Each year, The Weekly throws the spotlight on 18 inspiring women in The Great Women Of Our Time Awards. We are proud to announce this year’s award winners from the six categories, in addition to two honorary awards, a Most Inspiring Woman Award and a Lancôme Trendsetter Award. Congratulations!
The Great Women Of Our Time 2017 is presented by Lancôme.
In 2009, Tracie founded theatre company, Pangdemonium, with her actor-husband Adrian Pang and has been instrumental in widening the breadth of Singapore’s arts scene through her productions. The writer-producer-director recently won the Best Director gong at the M1-The Straits Times Life Theatre Awards, proving that there is a space for women in the arts industry despite cries to the contrary. “When I started out in the arts in Singapore, there weren’t very many women. Certainly not in the technical side; there would be me, maybe one other girl and a whole lot of guys. You had to be like one of the guys to get any amount of respect,” she says. “But I enjoyed it immensely because it proved that I could get things done regardless of my sex and it reached a point where I never even thought about it, I just followed my passion.”
Read more about Tracie Pang here.
Dr Rosemary serves as the Chief Executive Office of Veredus Labs, a Singapore-based medical diagnostics company. Her firm has made headlines for developing a test kit that can detect seven major tropical diseases, including Zika and dengue, from just a drop of blood. “We’re at the cutting edge of technology. We have shrunk an entire lab onto a chip that’s the size of a fingernail,” she explains. “As long as a specimen contains DNA, we can tell you what pathogens are contained in it.” Her inspiration? Sci-fi television series, Star Trek. “There is a clinic on board the Starship Enterprise with a scanner that detects all kinds of diseases in humans and it can tell you why you’re sick,” she explains. “I thought if they could have one on the show, why couldn’t we have one in real life? As a biologist, I knew I had to get a team together and create it.”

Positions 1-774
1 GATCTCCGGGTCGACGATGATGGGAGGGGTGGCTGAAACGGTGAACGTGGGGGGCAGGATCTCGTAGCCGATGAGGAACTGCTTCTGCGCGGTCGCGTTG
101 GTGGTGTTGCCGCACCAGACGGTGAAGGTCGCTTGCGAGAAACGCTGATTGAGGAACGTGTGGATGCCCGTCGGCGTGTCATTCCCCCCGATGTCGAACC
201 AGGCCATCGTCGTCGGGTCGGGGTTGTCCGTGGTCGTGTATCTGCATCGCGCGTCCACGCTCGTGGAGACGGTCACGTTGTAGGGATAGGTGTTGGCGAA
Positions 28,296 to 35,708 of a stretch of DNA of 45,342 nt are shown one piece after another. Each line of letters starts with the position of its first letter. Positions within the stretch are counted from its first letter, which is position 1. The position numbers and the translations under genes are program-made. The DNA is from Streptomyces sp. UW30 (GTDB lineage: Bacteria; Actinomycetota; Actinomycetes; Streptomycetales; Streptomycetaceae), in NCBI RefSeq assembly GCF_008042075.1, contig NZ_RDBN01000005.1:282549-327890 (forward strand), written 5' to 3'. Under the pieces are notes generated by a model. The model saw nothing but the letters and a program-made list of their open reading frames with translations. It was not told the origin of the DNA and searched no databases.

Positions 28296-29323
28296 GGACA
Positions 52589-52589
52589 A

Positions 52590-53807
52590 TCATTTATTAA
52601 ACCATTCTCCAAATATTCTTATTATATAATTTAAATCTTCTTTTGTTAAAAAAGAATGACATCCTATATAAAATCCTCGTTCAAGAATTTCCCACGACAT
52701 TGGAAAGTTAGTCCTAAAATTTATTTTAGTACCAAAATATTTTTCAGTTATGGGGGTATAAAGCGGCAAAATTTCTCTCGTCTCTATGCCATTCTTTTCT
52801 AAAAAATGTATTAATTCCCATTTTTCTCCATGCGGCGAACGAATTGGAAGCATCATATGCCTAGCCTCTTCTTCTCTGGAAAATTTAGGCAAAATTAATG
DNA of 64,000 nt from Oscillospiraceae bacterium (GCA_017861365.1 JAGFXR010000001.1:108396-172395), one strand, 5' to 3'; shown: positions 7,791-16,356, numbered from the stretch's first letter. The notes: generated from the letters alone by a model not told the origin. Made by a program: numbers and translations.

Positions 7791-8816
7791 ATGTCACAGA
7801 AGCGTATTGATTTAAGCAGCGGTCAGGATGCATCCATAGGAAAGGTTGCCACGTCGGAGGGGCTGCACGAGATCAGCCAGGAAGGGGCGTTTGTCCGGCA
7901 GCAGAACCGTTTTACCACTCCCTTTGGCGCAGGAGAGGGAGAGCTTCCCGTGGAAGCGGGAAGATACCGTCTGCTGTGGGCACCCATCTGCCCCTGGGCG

Read more about Dr Rosemary Tan here.
Architect, designer, researcher, and artist. It’s clear that Yu Nong has worn many hats during the course of her career, but one that doesn’t get a lot of air-time is eco-warrior. As co-founder of design studio, Khew + Cornelius, the petite powerhouse has always been interested in how design and technology can work together to solve the social problems of environmental degradation on Earth. “I looked at my immediate surroundings and thought, ‘What can I do’? I looked at the food we throw away on a daily basis, and decided to tackle the issue of waste,” Yu Nong explains. From there, she designed a smart home compost system that turns food scraps into fertiliser 50 times faster than the traditional way of composting. Currently, Yu Nong is also working on a range of 100 per cent compostable interior and lifestyle products.
Read more about Yu Nong Khew here.
Dubbed Singapore’s GI Jane, Esther has made history as Singapore’s first female naval diver with the elite Naval Diving Unit of the Singapore Armed Forces (SAF), in a job that involves search-and-rescue operations and explosive ordnance disposal. For many the sheer body strength needed to complete many of the tasks on the job are incomprehensible, and even more so for a lady. “Gender isn’t an issue: What’s more important is ability. I’m glad I listened to my heart and not the physical limitations of my body,” Esther says of her time in the force. “There was nothing more that I could ask for in a job that required both mental strength and mettle, with a strong emphasis on teamwork and professionalism.” After an illustrious 22-year career, Esther left earlier this year and she now takes part in expedition races in the desert and over mountains for hundreds of kilometres at a stretch.
Read more about Esther Tan Cheng Yin here.
Having experienced a poverty-stricken childhood, Jocelyn turned her life around and is now the boss of one of Singapore’s largest food companies, Sin Hwa Dee. A single mother of three after her husband passed away suddenly while her children were still young, Jocelyn is also the Chief Executive Officer at JR Group, which started serving hot meals from vending machines. Hot food from a box? While it may have its detractors, Jocelyn says it’s all a matter of perspective. “Changing people’s lifestyles and mind-sets is not easy, but we are excited about the revolution we are bringing to the F&B market,” she shares. “When ATMs first came out, no one wanted to use them. They were wary and suspicious, but now ATMs have become the norm. It’ll be like that, too, with Chef-in-Box.” The company has since launched 100 standalone vending machines, as well as Singapore’s first vending machine café.